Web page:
Friday, July 29, 2011

Dueling Journey's

A strange thing happened on morning TV.

Good Morning America presented Tiffany and Debbie Gibson.  From the tight shots of the audience, I don't think there was a large amount of people there.  It was an interesting booking choice.  Both looked like they were enjoying themselves and Tiffany had a surprisingly strong voice. 

Flip to the Today Show and Journey is performing.  Neal Schon and Ross Valory are founding members.  From there, the band has had a revolving door of players.  Steve Perry joined in 1977 as lead singer and the hits came.  He left in the late 1990's.  Current front man Arnel Pineda was plucked from his YouTube performances in 2007.  Schon, Perry and current member Jonathan Cain wrote "Don't Stop Believin'". 

Journey to no one's surprise performs "Believin;".  The song is finished and I switch over to GMA.  Tiffany and Gibson are singing "Believin'".  That's two performances in one morning.  I thought Steve Perry has to be on CBS.  He was not.

Tuesday, July 26, 2011

Dan Peek Founding Member of America, RIP

America started out as a trio.  I loved this band when I was in high school. One of older girls at school was a ticket scalper and I was able to get front row seats to see America. Eric Carmen opened the show.  Love him also.  If I remember correctly my friends Linda and Adrienne (sisters and twins) got the seats for Eric and part of America's set and then I switched seats for the rest of the show.  I saw them twice at the Nassau Coliseum.

Dan Peek, who was my favorite, died this week. As of now they have not named the cause of death.  He provided the high harmony and lead guitar for the trio as well as singing lead on their hit "Lonely People."

Dan left the band in 1977.  The road and living a rock star life became too much for him. He became a born again Christian. 

The other founding band members Dewey Bunnell and Gerry Beckley has this to say on America's website:

"I am so sorry to learn of Dan’s passing. Dan, along with Gerry and myself, formed the band “America” as teenagers after being great friends in high school during the late 60’s. It was a joyous time for the three of us, full of excitement and laughter. We created lasting music together and experienced a life that we could never have imagined. Dan was an equal and integral part of that early history, and I have never forgotten the good times we spent making that music and learning about life together. Although we eventually went our separate ways, his contributions to the music of “America” have always been present and will last forever. This news brings great sadness. My sincere condolences go out to his wife, Catherine, and the entire Peek family. May Dan rest in peace, and his memory be cherished forever." -Dewey Bunnell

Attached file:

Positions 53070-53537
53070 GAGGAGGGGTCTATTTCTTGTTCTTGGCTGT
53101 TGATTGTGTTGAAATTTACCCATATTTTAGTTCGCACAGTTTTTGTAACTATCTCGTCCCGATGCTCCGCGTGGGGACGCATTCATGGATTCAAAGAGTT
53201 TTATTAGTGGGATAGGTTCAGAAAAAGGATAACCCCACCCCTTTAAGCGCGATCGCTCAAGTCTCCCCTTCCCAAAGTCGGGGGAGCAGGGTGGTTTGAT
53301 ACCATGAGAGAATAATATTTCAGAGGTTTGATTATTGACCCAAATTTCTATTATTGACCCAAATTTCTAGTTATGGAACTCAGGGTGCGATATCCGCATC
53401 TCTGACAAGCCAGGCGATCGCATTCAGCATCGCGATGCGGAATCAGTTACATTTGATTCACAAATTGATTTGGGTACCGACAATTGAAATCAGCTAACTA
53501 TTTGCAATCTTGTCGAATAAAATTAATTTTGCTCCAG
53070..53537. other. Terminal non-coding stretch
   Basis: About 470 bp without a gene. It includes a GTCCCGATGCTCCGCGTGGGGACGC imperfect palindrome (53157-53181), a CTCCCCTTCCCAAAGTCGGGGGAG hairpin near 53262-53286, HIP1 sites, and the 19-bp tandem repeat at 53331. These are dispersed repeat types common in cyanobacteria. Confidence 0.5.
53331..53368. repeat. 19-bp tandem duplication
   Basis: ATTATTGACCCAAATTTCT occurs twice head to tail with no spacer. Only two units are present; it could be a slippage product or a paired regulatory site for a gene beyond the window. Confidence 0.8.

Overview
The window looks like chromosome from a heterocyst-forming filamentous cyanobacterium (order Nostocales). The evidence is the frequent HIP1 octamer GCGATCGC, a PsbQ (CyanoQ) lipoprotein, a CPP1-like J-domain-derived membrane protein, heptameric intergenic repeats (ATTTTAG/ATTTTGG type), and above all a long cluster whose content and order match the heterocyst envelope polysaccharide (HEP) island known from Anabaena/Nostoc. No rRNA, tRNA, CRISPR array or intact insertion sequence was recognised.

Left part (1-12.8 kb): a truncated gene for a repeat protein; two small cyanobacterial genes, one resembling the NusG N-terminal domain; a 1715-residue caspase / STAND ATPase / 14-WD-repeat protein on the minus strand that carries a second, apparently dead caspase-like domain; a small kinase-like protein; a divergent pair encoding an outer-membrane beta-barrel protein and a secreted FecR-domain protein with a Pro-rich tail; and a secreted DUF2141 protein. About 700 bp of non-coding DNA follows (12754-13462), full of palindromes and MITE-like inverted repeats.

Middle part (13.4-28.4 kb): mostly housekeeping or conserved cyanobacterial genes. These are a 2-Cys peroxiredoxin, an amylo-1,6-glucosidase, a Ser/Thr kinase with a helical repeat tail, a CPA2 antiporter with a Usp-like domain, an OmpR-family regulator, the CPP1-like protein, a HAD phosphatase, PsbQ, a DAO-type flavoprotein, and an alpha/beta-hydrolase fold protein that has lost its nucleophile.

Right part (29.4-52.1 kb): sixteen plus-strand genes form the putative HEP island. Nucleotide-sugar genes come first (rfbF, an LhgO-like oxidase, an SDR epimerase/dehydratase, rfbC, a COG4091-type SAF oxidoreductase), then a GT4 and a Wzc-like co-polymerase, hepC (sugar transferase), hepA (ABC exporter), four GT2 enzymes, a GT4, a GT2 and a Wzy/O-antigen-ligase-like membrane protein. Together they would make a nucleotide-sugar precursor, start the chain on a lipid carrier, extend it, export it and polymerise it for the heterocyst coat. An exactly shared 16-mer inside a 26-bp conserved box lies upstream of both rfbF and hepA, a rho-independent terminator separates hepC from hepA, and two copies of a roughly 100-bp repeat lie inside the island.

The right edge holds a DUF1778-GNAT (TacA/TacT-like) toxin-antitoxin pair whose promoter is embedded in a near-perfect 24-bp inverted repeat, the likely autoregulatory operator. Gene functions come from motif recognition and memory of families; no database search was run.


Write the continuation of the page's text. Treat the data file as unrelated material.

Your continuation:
"I am deeply saddened to hear the news of Dans passing. He was a dear friend for many years. Dan and his music will live on in the great songs he shared with us all. My sincere condolences go out to Catherine and the entire Peek family. May he rest in peace...."
-Gerry Beckley

In what must be a bittersweet moment for the band, their record Back Pages, which is an album of covers (Beach Boys, Fountains of Wayne) is released today.

America is a big part of my musical tapestry.  I love their melodies and harmonies.  I loved their song from the film Music and Lyrics.  I always wondered what their lyrics were about.   Part of the fun was trying to figure out why we "shouldn't give up until we reach for the silver cup and ride that highway in the sky."    Now it all makes sense.

Monday, July 25, 2011

Cut The Middle Man

Fred Wilson pointed to a blog post by Mark Suster, who is also a VC.  The post is a warning not to ceed too much control to the middle, whether it be a lawyer, PR person or your banker.  You are the one who should be pitching the deal/story.  You should be negotiating or setting the terms of the deal you want. 

How true is this for the musician?  No one should know the music better than the musician themselves.  I've heard many a musician claim that they are misunderstood.  More times than not it was because they had someone else lay the groundwork for them.

I'm not saying that musicians shouldn't hire people to do PR, manage them, etc.  In most cases it's more than necessary to have these people on your team. It's important that everyone is one on the same mission with the same message. The musician is the one who needs to make sure that is the case.  Don't lay back and let the chips fall where they may.  Don't think that just because you pay these people they're doing your work.  As Mark points out, they have many other clients and sometimes their long term goals are not the same as yours.  Make sure that they are.  Pay attention.  Take the time to looks at contracts.